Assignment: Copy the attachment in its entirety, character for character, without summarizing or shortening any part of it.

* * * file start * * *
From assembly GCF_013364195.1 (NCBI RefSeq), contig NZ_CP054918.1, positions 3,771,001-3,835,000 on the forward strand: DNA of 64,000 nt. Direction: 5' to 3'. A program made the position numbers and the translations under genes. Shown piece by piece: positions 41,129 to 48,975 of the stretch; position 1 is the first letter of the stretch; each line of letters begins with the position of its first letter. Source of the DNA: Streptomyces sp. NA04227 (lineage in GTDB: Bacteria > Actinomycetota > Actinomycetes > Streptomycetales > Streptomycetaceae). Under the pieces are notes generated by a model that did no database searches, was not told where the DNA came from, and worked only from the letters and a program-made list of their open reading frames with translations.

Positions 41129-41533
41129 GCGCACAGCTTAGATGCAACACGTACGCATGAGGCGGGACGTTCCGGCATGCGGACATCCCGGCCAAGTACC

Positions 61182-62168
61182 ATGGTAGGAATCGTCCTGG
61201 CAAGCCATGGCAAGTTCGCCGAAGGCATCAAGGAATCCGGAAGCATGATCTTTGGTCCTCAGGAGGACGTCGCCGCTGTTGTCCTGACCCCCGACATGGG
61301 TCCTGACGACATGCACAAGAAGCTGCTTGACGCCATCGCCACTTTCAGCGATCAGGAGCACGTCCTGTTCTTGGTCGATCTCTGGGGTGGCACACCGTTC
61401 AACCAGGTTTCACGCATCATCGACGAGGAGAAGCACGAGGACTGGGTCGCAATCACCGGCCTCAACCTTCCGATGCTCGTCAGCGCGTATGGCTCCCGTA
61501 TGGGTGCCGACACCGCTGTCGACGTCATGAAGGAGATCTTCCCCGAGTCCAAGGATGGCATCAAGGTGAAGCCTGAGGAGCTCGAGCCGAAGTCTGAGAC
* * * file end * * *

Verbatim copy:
From assembly GCF_013364195.1 (NCBI RefSeq), contig NZ_CP054918.1, positions 3,771,001-3,835,000 on the forward strand: DNA of 64,000 nt. Direction: 5' to 3'. A program made the position numbers and the translations under genes. Shown piece by piece: positions 41,129 to 48,975 of the stretch; position 1 is the first letter of the stretch; each line of letters begins with the position of its first letter. Source of the DNA: Streptomyces sp. NA04227 (lineage in GTDB: Bacteria > Actinomycetota > Actinomycetes > Streptomycetales > Streptomycetaceae). Under the pieces are notes generated by a model that did no database searches, was not told where the DNA came from, and worked only from the letters and a program-made list of their open reading frames with translations.

Positions 41129-41533
41129 GCGCACAGCTTAGATGCAACACGTACGCATGAGGCGGGACGTTCCGGCATGCGGACATCCCGGCCAAGTACC

Positions 61182-62168
61182 ATGGTAGGAATCGTCCTGG
61201 CAAGCCATGGCAAGTTCGCCGAAGGCATCAAGGAATCCGGAAGCATGATCTTTGGTCCTCAGGAGGACGTCGCCGCTGTTGTCCTGACCCCCGACATGGG
61301 TCCTGACGACATGCACAAGAAGCTGCTTGACGCCATCGCCACTTTCAGCGATCAGGAGCACGTCCTGTTCTTGGTCGATCTCTGGGGTGGCACACCGTTC
61401 AACCAGGTTTCACGCATCATCGACGAGGAGAAGCACGAGGACTGGGTCGCAATCACCGGCCTCAACCTTCCGATGCTCGTCAGCGCGTATGGCTCCCGTA
61501 TGGGTGCCGACACCGCTGTCGACGTCATGAAGGAGATCTTCCCCGAGTCCAAGGATGGCATCAAGGTGAAGCCTGAGGAGCTCGAGCCGAAGTCTGAGAC